The 1930s' Great Recession created economic hardship and chaos in the workplace. One tragic outcome was distrust--of employers, government institutions and ordinary people. The recent recession has rekindled that loss of trust.

Today, according to the 2010 Ethics & Workplace Survey by Deloitte LLP, shows that 30% of working Americans plan to look for a new job when the economy gets better, and of this group, 48% cite a loss of trust in their employer as the reason. The survey also reports 65% of Fortune 1000 executives believe that trust will be a factor in the potential increases in voluntary employee turnover in the near future.

What has caused this decline in trust? Dennis Reina and Michelle Reina, co-authors of "Rebuilding Trust in the Workplace," and "Betrayal in the Workplace," contend "Major betrayals in the workplace--from corporations grossly mismanaging worker layoffs to CEOs committing crimes and misdemeanours can make headlines-- [but other betrayals such as] finger-pointing or taking credit for others' work, erode trust over time." What's more, they argue, according to their research, 90% of employees report that they feel the effects of eroded trust daily.

DDI International, an American consulting company reissued a white paper, "The Psychological Contract of Trust," originally published in the 1990s. The authors of the paper, President of DDI Robert Rogers and the Vice-President, Sheryl Riddle, argue that the level of employee trust in their organizations and their senior leaders is at an all-time low. Making it worse are events and revelations beyond the business world that have left today's workers wondering who they can believe outside of work as well.

The U.S. Congress has tried to legislate integrity through the Sarbones-Oxley act. Articles, speeches and stories on trust and ethical behavior have become hot topics everywhere, particularly after the Wall Street meltdown, which has exposed the greed and questionable behavior of financial institutions and their executives.

Rogers and Riddle contend organizations that prosper over the long run commit to fundamental integrity in their products and services, their processes and systems, and their people. They "walk their talk," even in the toughest of times. They based their interactions with clients and workers on all principles of honesty, integrity and partnership. They hold their leaders and employees accountable for modeling the highest ethical business practices in every aspect of their work. They keep their promises and follow through on commitments.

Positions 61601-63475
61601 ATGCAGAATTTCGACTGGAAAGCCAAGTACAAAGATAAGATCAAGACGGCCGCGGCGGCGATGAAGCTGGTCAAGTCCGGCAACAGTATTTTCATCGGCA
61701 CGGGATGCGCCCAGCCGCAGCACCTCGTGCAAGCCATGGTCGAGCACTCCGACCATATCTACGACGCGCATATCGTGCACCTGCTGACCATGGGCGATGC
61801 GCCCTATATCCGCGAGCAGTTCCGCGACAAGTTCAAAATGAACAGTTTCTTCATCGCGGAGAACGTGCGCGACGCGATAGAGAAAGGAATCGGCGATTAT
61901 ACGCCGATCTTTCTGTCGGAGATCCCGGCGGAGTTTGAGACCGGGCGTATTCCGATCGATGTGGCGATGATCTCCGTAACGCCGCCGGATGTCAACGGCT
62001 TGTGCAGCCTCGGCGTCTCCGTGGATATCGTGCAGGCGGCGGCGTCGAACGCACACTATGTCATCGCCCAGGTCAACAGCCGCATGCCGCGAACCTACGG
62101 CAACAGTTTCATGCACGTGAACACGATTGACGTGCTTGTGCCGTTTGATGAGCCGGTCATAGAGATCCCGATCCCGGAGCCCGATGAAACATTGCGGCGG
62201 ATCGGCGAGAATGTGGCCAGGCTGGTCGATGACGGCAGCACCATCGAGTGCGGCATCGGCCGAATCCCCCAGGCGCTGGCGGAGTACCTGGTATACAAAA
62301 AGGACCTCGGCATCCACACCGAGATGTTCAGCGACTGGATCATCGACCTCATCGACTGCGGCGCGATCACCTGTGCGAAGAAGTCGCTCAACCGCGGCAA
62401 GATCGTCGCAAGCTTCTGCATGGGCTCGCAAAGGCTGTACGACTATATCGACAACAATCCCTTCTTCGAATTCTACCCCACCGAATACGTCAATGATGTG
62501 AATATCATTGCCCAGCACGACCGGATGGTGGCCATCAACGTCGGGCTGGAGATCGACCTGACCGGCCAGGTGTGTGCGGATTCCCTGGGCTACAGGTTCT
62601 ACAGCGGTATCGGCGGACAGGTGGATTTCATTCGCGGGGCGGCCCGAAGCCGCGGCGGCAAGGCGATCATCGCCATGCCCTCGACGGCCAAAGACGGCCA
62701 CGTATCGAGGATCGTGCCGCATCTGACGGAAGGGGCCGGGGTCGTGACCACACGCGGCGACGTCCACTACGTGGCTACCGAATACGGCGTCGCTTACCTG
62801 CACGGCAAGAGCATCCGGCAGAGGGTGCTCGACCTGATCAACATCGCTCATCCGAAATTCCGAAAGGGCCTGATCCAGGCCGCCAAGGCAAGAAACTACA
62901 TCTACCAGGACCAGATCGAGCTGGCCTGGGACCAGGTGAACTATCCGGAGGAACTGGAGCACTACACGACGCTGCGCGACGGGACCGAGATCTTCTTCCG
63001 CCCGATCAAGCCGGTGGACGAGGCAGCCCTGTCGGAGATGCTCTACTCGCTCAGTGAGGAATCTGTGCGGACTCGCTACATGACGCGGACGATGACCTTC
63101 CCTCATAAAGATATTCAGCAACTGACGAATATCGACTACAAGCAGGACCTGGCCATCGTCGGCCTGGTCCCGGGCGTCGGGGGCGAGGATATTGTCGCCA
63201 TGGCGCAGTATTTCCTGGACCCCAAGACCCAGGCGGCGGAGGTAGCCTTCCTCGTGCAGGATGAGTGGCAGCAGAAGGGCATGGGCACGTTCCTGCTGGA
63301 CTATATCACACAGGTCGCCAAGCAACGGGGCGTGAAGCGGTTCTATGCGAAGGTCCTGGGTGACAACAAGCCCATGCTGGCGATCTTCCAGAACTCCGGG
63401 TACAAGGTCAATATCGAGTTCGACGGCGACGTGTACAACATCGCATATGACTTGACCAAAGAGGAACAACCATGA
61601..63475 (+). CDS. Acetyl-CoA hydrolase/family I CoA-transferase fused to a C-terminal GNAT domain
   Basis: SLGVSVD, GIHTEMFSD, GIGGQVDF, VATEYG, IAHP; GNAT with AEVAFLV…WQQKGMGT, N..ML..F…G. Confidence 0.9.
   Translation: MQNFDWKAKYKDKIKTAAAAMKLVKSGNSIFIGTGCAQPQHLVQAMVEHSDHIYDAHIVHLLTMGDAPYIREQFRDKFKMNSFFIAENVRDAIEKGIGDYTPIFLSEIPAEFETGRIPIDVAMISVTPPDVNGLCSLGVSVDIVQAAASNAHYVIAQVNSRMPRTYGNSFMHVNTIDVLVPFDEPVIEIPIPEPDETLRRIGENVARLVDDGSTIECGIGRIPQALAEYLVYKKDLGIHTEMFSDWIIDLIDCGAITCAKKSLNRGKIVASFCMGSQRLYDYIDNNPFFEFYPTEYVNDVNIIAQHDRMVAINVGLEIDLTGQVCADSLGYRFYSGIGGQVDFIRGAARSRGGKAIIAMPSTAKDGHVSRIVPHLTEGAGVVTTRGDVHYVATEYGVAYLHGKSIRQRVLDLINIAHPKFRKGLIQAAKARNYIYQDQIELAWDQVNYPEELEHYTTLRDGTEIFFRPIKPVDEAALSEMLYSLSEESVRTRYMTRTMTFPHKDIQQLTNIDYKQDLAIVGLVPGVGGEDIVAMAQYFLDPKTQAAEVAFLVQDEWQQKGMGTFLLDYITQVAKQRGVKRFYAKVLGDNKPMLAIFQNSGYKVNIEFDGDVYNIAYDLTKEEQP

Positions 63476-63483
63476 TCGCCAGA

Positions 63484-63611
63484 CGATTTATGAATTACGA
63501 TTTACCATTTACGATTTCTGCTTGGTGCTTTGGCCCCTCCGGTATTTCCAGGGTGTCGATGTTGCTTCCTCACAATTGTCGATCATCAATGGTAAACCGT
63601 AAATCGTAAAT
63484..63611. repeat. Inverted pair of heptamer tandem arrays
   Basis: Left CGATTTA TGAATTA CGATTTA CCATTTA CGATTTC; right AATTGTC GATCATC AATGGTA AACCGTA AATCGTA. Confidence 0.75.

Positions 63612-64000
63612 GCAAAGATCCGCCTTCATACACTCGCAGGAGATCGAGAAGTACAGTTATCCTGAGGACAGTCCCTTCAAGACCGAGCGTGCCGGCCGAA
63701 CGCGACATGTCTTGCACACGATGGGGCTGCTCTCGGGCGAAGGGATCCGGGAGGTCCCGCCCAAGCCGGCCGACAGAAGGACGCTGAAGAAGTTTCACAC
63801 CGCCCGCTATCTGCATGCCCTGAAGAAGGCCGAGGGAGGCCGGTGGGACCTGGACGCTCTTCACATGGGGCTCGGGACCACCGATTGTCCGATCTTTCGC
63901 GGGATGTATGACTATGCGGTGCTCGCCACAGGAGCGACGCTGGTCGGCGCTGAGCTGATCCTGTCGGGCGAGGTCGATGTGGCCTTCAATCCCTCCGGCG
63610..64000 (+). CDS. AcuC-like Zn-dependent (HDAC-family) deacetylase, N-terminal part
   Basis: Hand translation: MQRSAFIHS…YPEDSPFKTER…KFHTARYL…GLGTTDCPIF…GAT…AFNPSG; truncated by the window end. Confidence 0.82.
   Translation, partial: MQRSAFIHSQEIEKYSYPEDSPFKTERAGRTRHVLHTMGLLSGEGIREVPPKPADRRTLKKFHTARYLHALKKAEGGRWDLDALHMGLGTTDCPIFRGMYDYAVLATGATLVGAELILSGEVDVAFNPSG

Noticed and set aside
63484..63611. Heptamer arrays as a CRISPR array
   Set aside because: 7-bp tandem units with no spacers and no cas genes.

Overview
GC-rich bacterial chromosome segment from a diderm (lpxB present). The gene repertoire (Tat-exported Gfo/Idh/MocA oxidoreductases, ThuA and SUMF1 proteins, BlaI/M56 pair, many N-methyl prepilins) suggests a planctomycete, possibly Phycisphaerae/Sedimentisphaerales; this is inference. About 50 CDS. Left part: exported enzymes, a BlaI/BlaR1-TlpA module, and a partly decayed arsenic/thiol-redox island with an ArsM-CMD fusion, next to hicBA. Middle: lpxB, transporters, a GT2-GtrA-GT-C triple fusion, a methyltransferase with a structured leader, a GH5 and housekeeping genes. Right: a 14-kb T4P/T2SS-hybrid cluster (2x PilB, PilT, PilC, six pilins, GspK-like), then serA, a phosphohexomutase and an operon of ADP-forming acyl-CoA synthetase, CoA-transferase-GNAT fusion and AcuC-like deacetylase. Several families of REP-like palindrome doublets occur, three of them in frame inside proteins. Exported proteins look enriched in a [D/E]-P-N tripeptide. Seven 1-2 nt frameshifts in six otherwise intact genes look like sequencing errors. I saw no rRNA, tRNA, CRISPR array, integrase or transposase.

Many leaders both in the private and public sector fail to realize the power behind being perceived as having high integrity and being trustworthy. They also fail to understand that these perceptions affect business results. Leaders fail to understand that developing and maintaining trust with their employees is an even more powerful leadership tool than any strategic marketing or sales plan.

Despite the power of trust in organizations, many MBA programs either ignore or downgrade the significance of teaching business ethics. Marjorie Kelly, writing in the Business Ethics Journal, comments "In the wake of recent ethics scandals, one might imagine that business schools would be deepening their attention to business ethics. But at many schools, the reverse is happening." Why? It would appear that many (although not all) business schools and MBA curricula are focusing on quantitative stuff and placing "far less emphasis on business being an institution of society whose final end is to serve the common good." One need only chat with recruiters and executive head hunters to learn that the mostly commonly sought after CEO candidates have finance or accounting backgrounds, which are seen as the fundamental requirement for leadership, rather than candidates who are steeped in the knowledge and experience of ethics, philosophy and human behavior.

The current economic woes in the world can be traced to and result in far more than the decline of financial markets or unemployment. An underpinning lack of trust for our leaders may be the single most important issue, and one that needs to be addressed before any kind of stability returns.

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